Large claps of percussion and thunder descended on Idyllwild Saturday. Some of them were natural, but many emanated from the 18th Jazz in the Pines. Despite the summer outburst Saturday and light showers Sunday, visitors, volunteers and vendors all had another remarkable weekend of music and merriment.
As B.J Thomas sang, decades ago, “Raindrops Keep Fallin’ on My Head,” and Saturday’s mid-afternoon outburst sent jazz fans scurrying for shelter. While the rain quickly cooled the hot and humid jazz atmosphere, enthusiasm for the concert music was barely dampened.
Fans huddled under the many vendor awnings, in the Barn or whatever relatively dry location they could find. Rather than an inconvenience, the rain forced the multitude of jazz lovers into a closer connection with strangers who quickly became new friends and expanded their sense of a jazz family.
Events, especially at the Holmes Amphitheatre, suffered a delay, but no cancellation. While the venues were mopped and electrical connections and wires checked, attendees spent more time with both art and food vendors.
“It had no effect,” said Big Dev, the San Diego barbecue vendor. “People knew where to come, they came. And the rain came and was gone.”
Janet Everitt, co-owner of Everitt’s Minerals and Gallery, said the rain helped her sales, as several of the people huddled under her canopy bought works of art.
With safety assured, the program resumed with the great vocals of Gregory Porter, which easily reignited the audience.
Then, after the lively fun of Oreo Divaz, Big Bad Voodoo Daddy arrived on stage and mesmerized fans once again. People were clapping and swaying in rhythm with the group’s energetic and upbeat tempo. Although the sky stayed gray, the mood was bright and blinding.
The weekend festival began Friday night with the Patron’s Dinner. Chris Maxson’s effort was a resounding success. Several people who have attended previous Patron’s Dinners raved about the food. This year, the number of dinners served was 33 percent more than 2010.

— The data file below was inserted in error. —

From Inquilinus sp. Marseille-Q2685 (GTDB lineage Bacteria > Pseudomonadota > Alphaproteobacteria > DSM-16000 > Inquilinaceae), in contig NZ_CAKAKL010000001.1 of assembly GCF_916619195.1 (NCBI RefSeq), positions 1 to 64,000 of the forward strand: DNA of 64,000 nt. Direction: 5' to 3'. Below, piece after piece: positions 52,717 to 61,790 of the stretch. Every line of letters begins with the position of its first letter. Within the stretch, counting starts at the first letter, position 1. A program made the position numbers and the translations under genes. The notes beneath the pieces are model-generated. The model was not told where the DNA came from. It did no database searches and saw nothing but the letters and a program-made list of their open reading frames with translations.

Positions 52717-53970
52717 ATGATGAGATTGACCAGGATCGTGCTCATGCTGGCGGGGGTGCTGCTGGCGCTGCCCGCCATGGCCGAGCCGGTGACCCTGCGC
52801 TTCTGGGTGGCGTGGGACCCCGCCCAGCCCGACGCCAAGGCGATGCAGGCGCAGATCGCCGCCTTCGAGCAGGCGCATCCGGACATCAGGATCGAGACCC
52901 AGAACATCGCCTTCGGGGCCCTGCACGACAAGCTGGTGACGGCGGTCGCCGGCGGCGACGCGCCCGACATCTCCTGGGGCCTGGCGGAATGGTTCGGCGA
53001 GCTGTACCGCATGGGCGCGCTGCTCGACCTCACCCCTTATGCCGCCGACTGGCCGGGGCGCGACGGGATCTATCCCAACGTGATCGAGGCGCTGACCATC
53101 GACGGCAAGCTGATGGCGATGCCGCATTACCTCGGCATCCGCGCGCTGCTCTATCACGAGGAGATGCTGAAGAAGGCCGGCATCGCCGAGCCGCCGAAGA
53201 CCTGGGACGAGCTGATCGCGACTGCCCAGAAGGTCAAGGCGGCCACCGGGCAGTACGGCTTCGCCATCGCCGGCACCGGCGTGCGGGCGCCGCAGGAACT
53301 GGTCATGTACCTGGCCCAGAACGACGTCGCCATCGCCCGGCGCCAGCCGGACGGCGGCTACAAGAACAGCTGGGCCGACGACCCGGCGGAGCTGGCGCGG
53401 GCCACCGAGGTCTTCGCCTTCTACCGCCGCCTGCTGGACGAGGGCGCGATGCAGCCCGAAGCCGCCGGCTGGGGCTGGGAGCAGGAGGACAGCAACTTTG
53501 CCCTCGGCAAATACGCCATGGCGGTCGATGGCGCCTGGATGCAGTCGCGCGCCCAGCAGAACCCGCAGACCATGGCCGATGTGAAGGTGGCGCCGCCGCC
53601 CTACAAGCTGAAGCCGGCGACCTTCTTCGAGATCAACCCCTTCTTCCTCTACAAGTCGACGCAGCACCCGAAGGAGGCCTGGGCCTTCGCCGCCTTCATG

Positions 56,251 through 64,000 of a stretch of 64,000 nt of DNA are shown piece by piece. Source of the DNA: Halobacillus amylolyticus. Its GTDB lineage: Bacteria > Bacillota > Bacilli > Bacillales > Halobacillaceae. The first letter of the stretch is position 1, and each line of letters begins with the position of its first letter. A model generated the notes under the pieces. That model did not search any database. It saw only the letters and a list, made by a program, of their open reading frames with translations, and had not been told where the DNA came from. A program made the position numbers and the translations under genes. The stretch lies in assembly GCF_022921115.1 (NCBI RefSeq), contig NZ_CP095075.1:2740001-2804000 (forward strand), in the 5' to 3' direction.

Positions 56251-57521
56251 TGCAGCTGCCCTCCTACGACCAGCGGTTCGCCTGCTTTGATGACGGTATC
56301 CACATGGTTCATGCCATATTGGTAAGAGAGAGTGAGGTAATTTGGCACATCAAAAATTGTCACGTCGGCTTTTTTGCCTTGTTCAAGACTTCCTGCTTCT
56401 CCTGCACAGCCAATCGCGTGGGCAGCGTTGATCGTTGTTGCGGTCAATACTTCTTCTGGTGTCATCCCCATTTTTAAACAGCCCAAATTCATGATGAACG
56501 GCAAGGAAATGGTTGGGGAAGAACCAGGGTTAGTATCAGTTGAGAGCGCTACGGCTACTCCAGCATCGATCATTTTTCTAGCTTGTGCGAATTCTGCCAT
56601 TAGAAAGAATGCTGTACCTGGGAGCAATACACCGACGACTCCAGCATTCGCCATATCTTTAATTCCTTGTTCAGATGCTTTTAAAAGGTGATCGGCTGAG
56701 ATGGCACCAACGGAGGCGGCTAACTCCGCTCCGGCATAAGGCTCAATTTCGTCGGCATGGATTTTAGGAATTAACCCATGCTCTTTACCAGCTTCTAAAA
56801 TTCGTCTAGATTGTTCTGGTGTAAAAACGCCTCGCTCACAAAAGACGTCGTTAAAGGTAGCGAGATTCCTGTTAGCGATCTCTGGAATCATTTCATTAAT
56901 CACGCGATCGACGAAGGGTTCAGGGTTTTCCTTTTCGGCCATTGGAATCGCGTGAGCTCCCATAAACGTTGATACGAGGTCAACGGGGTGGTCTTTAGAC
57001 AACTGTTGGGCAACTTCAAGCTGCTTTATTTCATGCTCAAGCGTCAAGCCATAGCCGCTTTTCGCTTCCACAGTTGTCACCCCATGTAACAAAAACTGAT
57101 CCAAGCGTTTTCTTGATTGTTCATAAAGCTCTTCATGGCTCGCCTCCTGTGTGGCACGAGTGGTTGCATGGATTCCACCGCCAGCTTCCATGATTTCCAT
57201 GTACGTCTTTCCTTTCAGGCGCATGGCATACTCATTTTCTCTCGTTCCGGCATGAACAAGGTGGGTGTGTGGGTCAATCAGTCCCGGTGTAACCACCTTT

“I actually chose it from an experience at a Mardi Gras banquet when I was 22,” Maxson said. “The fish was different … pampano, but the en papillote I remembered let all the flavors mingle a bit and kept the food hot. ... And the take it home or eat it now dessert idea went over well. We didn’t have food come back or left uneaten.”
That support carried over into Saturday. As usual, people were lining up at the entrance before 7 a.m. this year. Rick Robertson Van Horn, of Jamul, arrived about 6:45 a.m. in order to get his favorite space. This was his fourth or fifth festival.
Ted Cummings, festival logician, noted buses were dropping attendees farther from the gate than he had ever experienced. Marsha Lytle, festival chair, said the online presales were one of the best.
Sunday dawned bright and clear, and the sunny disposition continued throughout the day, despite a brief and light shower, which cooled the final hours.
Popular and familiar entertainers such as Lisa Haley and the Zydekats, Greg Jones, Rocky Zharp, and the members of the Hot Club of Idyllwild kept all three venues crowded and busy Sunday.
New entertainers, such as Gordon Goodwin, were dazzled by the crowd and its grasp and passion for jazz. When asked about playing in the outdoor theater, Goodwin expressed admiration and gratitude for the audience and admitted he and the Phat Band have encountered more bugs at other venues.
“It really felt like you’re playing for somebody here. It’s a really fine crowd,” Goodwin said.